A Hampshire Superior Court judge rejects a motion by Brett Farson, formerly of the Class of 2004, to reverse the College’s decision to suspend him. The College suspended Farson after he was involved in a Nov. 8 altercation in which he allegedly broke another student’s nose.

The Journal of Black in Higher Education ranks the College first among the nation’s liberal arts colleges in the category of average diversity. The Class of 2002 also had the highest black student graduation rate of any college or university in the country. However, the report also noted that the percentage of blacks on the College faculty has declined over the last few years. Blacks compose 5.2 percent of the faculty, while three years ago they made up 6.9 percent.

President Tom Gerety announces that Professor of Mathematics Gregory Call will take over as dean of the faculty on July 1. The appointment is an interim one, according to Gerety, and Call will only serve until the new president appoints a new dean following a search in the next couple of years. Call will take over for current Dean of the Faculty Lisa Raskin, who announced her resignation in September.

Liz Wexler ’03 and Alicia Carrasco ‘ 04E find a ring of master keys that had been taken from a Campus Police cruiser that was left unlocked and running five days earlier. As a security measure, Campus Police had been preparing to re-key approximately 7,000 locks, a process that would have cost up to $210,000. According to Chief of Police John Carter, College officials did not believe that the keys had been duplicated. As a precaution, Campus Police contacted all of the locksmiths in a large radius with the capacity to duplicate the keys, and none reported any attempts to reduplicate. “There’s a belief that it was a prank, but we can’t guarantee it,” said Dean of Students Ben Lieber.

Coretta Scott King, activist and the widow of civil rights leader the Reverend Dr. Martin Luther King, Jr., speaks to the College in Johnson Chapel. Ms. King discussed the significance of her husband’s work and the way the civil rights movement paved the way for mass protests.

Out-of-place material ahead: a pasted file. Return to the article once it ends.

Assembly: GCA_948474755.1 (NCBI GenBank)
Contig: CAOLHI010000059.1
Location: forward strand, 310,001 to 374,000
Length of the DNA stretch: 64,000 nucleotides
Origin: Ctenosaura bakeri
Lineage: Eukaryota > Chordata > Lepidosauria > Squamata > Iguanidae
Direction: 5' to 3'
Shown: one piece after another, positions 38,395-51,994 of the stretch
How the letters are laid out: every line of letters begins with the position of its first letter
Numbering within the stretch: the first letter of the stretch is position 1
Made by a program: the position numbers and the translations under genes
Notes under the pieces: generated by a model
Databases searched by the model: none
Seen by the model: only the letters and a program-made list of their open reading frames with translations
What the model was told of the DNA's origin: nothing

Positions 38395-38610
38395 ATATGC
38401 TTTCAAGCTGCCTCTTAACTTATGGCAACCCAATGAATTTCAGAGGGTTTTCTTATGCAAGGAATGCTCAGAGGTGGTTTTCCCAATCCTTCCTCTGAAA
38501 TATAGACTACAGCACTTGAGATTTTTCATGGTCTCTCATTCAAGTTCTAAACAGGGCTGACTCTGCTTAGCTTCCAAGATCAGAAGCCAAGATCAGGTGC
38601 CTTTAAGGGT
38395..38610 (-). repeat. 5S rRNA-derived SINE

Professor of Philosophy Alexander George circulates a petition to staff and administrators declaring that the signers are opposed to a U.S. attack on Iraq. One hundred and thirty-eight people signed the petition, which George sent to the Office of Public Affairs at the College, which distributed it to news and media outlets. “I thought it would be good to give the Amherst faculty an opportunity to put themselves on the record for being opposed to war at this moment,” said George.

The College releases a report citing an especially large increase in the number of students found guilty of academic infractions compared to last year. Academic infractions have been rising steadily since the early ’90s, with the exception of 2001, and hit an all-time high of 35 cases this year. “For the first time ever, five students were suspended for cheating or plagiarizing a second time. Something is going on, clearly,” said Lieber.

The College announces the appointment of Associate Professor of Psychology Allen Hart ’82 to the position of dean of new students, effective July 1. Hart will replace Dean of New Students and Professor of Mathematics Gregory Call, who will become dean of the faculty.

Following the first U.S. attacks on Iraq, the members of the College community respond to the beginning of the war with discussion and protest. The Progressive Students’ Alliance sponsored a forum in the Red Room for students and faculty members to address the war.

The College announces a 4.9 percent increase in the comprehensive fee over the 2002-03 school year, bringing the total fee for 2003-03 to $36,910. The fee includes tuition, room and board, but does not include the students activities fee, books, personal expenses or travel.